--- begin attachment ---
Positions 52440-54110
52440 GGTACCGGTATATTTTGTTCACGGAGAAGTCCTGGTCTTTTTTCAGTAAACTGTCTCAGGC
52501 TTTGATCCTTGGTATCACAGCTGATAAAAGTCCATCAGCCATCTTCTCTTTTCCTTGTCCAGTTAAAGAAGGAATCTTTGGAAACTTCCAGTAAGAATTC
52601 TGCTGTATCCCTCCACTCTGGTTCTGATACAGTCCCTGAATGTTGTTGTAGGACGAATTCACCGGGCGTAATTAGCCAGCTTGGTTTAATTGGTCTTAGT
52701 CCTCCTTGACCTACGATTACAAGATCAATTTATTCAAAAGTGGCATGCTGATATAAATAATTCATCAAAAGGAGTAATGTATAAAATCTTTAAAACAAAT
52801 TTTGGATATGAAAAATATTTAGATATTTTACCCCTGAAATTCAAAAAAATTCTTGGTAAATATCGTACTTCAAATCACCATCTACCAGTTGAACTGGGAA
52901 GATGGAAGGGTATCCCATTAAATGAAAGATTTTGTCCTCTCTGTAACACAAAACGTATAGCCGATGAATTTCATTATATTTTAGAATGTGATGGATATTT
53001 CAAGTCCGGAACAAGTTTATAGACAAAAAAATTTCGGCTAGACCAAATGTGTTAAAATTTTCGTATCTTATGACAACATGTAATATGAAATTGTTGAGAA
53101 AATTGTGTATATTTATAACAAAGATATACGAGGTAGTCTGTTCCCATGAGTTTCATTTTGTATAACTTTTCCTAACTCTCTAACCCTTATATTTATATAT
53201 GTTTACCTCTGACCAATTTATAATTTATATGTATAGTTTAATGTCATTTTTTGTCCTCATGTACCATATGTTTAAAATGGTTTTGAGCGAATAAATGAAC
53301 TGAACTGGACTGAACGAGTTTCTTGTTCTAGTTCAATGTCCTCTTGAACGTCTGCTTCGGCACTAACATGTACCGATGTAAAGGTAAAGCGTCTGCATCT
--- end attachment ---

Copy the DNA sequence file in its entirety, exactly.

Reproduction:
Positions 52440-54110
52440 GGTACCGGTATATTTTGTTCACGGAGAAGTCCTGGTCTTTTTTCAGTAAACTGTCTCAGGC
52501 TTTGATCCTTGGTATCACAGCTGATAAAAGTCCATCAGCCATCTTCTCTTTTCCTTGTCCAGTTAAAGAAGGAATCTTTGGAAACTTCCAGTAAGAATTC
52601 TGCTGTATCCCTCCACTCTGGTTCTGATACAGTCCCTGAATGTTGTTGTAGGACGAATTCACCGGGCGTAATTAGCCAGCTTGGTTTAATTGGTCTTAGT
52701 CCTCCTTGACCTACGATTACAAGATCAATTTATTCAAAAGTGGCATGCTGATATAAATAATTCATCAAAAGGAGTAATGTATAAAATCTTTAAAACAAAT
52801 TTTGGATATGAAAAATATTTAGATATTTTACCCCTGAAATTCAAAAAAATTCTTGGTAAATATCGTACTTCAAATCACCATCTACCAGTTGAACTGGGAA
52901 GATGGAAGGGTATCCCATTAAATGAAAGATTTTGTCCTCTCTGTAACACAAAACGTATAGCCGATGAATTTCATTATATTTTAGAATGTGATGGATATTT
53001 CAAGTCCGGAACAAGTTTATAGACAAAAAAATTTCGGCTAGACCAAATGTGTTAAAATTTTCGTATCTTATGACAACATGTAATATGAAATTGTTGAGAA
53101 AATTGTGTATATTTATAACAAAGATATACGAGGTAGTCTGTTCCCATGAGTTTCATTTTGTATAACTTTTCCTAACTCTCTAACCCTTATATTTATATAT
53201 GTTTACCTCTGACCAATTTATAATTTATATGTATAGTTTAATGTCATTTTTTGTCCTCATGTACCATATGTTTAAAATGGTTTTGAGCGAATAAATGAAC
53301 TGAACTGGACTGAACGAGTTTCTTGTTCTAGTTCAATGTCCTCTTGAACGTCTGCTTCGGCACTAACATGTACCGATGTAAAGGTAAAGCGTCTGCATCT